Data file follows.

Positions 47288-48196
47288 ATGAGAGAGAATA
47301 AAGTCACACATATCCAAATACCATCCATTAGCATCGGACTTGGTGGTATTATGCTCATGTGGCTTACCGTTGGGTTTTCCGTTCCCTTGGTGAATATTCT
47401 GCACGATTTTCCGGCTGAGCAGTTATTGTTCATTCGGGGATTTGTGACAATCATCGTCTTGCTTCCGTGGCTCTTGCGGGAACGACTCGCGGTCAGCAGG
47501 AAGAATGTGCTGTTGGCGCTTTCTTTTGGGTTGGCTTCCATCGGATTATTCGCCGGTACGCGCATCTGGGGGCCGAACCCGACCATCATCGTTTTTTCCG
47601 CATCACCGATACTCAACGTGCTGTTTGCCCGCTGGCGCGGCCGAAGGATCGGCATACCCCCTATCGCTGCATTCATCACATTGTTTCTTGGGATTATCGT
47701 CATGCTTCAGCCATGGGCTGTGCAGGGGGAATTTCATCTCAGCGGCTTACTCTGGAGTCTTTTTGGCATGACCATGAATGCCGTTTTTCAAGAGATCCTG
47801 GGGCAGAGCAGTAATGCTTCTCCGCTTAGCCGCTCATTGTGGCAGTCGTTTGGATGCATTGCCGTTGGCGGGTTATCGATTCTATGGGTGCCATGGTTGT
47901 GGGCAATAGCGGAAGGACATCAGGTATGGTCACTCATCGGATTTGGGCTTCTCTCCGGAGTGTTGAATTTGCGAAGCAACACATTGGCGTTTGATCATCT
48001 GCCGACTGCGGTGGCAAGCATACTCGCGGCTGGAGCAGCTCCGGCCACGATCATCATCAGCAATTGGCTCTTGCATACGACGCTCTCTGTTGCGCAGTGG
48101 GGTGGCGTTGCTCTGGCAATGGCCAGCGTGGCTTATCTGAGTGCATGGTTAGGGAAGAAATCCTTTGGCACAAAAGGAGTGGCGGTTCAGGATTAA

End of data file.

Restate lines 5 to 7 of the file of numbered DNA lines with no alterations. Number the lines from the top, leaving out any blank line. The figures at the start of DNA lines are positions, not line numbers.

47501 AAGAATGTGCTGTTGGCGCTTTCTTTTGGGTTGGCTTCCATCGGATTATTCGCCGGTACGCGCATCTGGGGGCCGAACCCGACCATCATCGTTTTTTCCG
47601 CATCACCGATACTCAACGTGCTGTTTGCCCGCTGGCGCGGCCGAAGGATCGGCATACCCCCTATCGCTGCATTCATCACATTGTTTCTTGGGATTATCGT
47701 CATGCTTCAGCCATGGGCTGTGCAGGGGGAATTTCATCTCAGCGGCTTACTCTGGAGTCTTTTTGGCATGACCATGAATGCCGTTTTTCAAGAGATCCTG